While the start of Kathleen O’Toole’s tenure as Seattle’s Chief of Police has focused primarily on the U.S. Justice Department’s investigation of the department’s use of excessive force, a recent series of crimes across the Capitol Hill area has left some residents wondering what steps can be taken to stem the tide of muggings and assaults seen in Seattle’s densest neighborhood.
Over the last month, incidents have included a number of business burglaries during the week of the 13th, a purse snatching on 19th and Thomas on June 20th, a mugging at 19th and John on June 24th, a gun-point robbery near Cal Anderson on the same day, a street robbery in the Pike/Pine corridor at Harvard on June 27th, and a burglary attempt in a North Capitol Hill home on July 1st.
The recent uptick in muggings and assaults mirrors a similar pattern of increased crime seen during last summer, which prompted former mayor Mike McGinn to increase patrols in the area and leave the lights on in Cal Anderson during nighttime hours. According to East Precinct Advisory Council (EastPAC) President Stephanie Tschida , a large component of the recent increase in crime on Capitol Hill during the summer months comes down to the East Precinct lacking the manpower to effectively patrol Capitol Hill as the area’s density increases.
“One thing that we hear a lot in the East Precinct is that we’re understaffed,” said Tschida. “Density in the area has rose dramatically, and they’re not necessarily increasing staff. We need more things like bicycle patrols, that are very effective in street crime. It’s on the community to request more police officers to meet the increase in density.”
Mayor Ed Murray, who heavily criticized McGinn’s response to crime throughout the city during last year’s campaign, spoke on the issue of public safety following O’Toole’s swearing-in ceremony. Murray introduced his public safety agenda under the name Compact for a Safe Seattle, which aims to raise awareness on preventative measures and increase involvement between community members and the police force.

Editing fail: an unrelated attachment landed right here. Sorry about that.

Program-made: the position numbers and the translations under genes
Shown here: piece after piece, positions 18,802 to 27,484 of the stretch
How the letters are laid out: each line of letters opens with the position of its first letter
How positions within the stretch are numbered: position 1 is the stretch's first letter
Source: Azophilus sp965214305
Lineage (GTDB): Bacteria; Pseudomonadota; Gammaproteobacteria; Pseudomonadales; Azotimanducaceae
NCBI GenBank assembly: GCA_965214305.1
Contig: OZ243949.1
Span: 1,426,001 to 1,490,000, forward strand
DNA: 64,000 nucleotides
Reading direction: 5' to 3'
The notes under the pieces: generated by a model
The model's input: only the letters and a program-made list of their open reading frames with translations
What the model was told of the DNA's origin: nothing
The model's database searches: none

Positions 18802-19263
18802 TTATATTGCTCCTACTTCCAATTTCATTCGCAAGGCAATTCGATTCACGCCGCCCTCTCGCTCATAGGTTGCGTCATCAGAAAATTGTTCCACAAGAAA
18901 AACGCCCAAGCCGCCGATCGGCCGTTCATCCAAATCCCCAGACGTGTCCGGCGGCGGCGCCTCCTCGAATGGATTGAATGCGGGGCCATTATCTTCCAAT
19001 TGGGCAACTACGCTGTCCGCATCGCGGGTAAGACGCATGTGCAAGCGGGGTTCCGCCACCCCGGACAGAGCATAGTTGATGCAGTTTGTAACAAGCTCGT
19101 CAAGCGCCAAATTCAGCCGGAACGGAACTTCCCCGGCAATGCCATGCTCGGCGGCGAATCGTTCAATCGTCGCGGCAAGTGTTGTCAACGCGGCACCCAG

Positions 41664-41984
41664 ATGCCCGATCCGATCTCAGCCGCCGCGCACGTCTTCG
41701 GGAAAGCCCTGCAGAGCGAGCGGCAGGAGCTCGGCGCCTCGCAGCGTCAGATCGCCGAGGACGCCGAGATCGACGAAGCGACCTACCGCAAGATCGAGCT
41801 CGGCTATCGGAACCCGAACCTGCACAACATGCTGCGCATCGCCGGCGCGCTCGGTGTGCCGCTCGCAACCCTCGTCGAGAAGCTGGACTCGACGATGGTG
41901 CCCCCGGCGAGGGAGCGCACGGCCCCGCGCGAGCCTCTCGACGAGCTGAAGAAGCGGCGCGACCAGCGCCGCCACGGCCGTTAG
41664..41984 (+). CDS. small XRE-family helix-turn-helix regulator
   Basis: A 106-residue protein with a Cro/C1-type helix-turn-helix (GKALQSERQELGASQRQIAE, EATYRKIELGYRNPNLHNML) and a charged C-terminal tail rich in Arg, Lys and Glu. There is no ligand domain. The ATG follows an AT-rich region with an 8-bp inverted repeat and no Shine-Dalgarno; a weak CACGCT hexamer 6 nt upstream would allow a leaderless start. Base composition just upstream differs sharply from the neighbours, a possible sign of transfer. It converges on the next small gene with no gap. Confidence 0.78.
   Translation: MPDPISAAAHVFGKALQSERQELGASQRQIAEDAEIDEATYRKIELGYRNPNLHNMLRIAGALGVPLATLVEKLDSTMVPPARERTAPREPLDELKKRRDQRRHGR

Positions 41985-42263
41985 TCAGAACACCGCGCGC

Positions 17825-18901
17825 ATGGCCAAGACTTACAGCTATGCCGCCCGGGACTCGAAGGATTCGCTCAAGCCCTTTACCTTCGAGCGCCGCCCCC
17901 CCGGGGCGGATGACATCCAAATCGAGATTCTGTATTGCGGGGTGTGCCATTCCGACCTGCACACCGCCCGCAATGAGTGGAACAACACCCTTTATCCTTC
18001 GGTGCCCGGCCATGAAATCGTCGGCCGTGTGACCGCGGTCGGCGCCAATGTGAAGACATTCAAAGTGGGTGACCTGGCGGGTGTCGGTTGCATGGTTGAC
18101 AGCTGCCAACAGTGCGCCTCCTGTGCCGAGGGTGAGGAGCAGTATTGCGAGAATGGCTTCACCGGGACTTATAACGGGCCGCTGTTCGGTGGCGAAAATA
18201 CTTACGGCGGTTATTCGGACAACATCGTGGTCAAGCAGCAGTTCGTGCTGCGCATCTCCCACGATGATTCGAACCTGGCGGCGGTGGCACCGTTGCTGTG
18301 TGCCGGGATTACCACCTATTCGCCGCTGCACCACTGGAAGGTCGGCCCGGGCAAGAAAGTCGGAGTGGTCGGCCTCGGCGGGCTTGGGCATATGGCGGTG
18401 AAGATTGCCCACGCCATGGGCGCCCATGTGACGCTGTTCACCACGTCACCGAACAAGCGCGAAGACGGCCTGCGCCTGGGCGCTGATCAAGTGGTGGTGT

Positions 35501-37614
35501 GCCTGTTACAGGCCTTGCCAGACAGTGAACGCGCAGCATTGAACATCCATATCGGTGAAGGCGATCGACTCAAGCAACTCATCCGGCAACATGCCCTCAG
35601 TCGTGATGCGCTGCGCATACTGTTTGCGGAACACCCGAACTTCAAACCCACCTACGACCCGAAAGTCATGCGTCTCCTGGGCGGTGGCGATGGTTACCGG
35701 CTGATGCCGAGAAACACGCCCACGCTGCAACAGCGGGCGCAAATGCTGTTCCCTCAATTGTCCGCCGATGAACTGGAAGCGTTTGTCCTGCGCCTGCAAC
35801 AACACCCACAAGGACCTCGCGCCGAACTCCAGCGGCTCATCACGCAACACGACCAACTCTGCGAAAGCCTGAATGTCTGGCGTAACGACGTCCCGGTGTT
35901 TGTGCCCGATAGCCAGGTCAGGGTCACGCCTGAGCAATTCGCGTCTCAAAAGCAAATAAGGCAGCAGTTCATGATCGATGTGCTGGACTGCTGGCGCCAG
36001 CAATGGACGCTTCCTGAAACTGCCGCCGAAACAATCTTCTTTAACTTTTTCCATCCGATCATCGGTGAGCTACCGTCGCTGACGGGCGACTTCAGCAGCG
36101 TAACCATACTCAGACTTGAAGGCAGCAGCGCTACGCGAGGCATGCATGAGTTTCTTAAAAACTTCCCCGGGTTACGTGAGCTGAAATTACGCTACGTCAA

“A Compact for a Safe Seattle that recognizes public safety is not something provided to the community by the government,” said Murray. “Rather, public safety is something achieved when the City, the people and the police commit to an urgent, collective effort stronger than the sum of its individual parts.”
Murray’s sentiments regarding the individual’s contribution to a safer Seattle was echoed by those who emphasized that the best way to help stop the recent crime wave was for residents to become more vigilant and aware in their everyday lives.
“The police are aware that this is happening in the early-morning and late night, and I would say at this point of time that prevention is safety measures the individual can take,” said Tschida. “Be aware of your surroundings, walk confidently, and have someone with you. Don’t have your cell phones out or your earbuds in when you’re walking around.”
Additionally, both Murray and Tschida have posited that community based activities, events, and programs that provide positive interactions for area youths is an essential step in preventing youth involvement in crime. At the same press conference, Murray introduced the “Summer of Safety,” which aims to extend the hours of parks and youth centers while introducing new programming, as well as offering new youth employment opportunities during the summer.
However, Tschida also noted that with every new administration comes a new favorite solution to the continuing issue of crime in the area, and that if these programs are to succeed, these programs must be held accountable to achieving their goals.
“The budget for grassroots non-profits for [youth prevention programs] started going south in the early 2000’s, and then the city will come up with a new initiative and fund that,” said Tschida, who previously worked in crime prevention programs for youths.
“With every mayor, it changes. My take on it is that we need to have more rigorous evaluation of these programs. There’s a whole ton of programs that seem to get all of the funding, and a few years ago Tim Burgess asked for these agencies to give outcome data, and if they don’t meet their goals they would get defunded, and I don’t know what happened to that. It’s very frustrating, and now we’re dealing with the consequences. If the city was serious about funding these programs, we’d be seeing a lot better community.”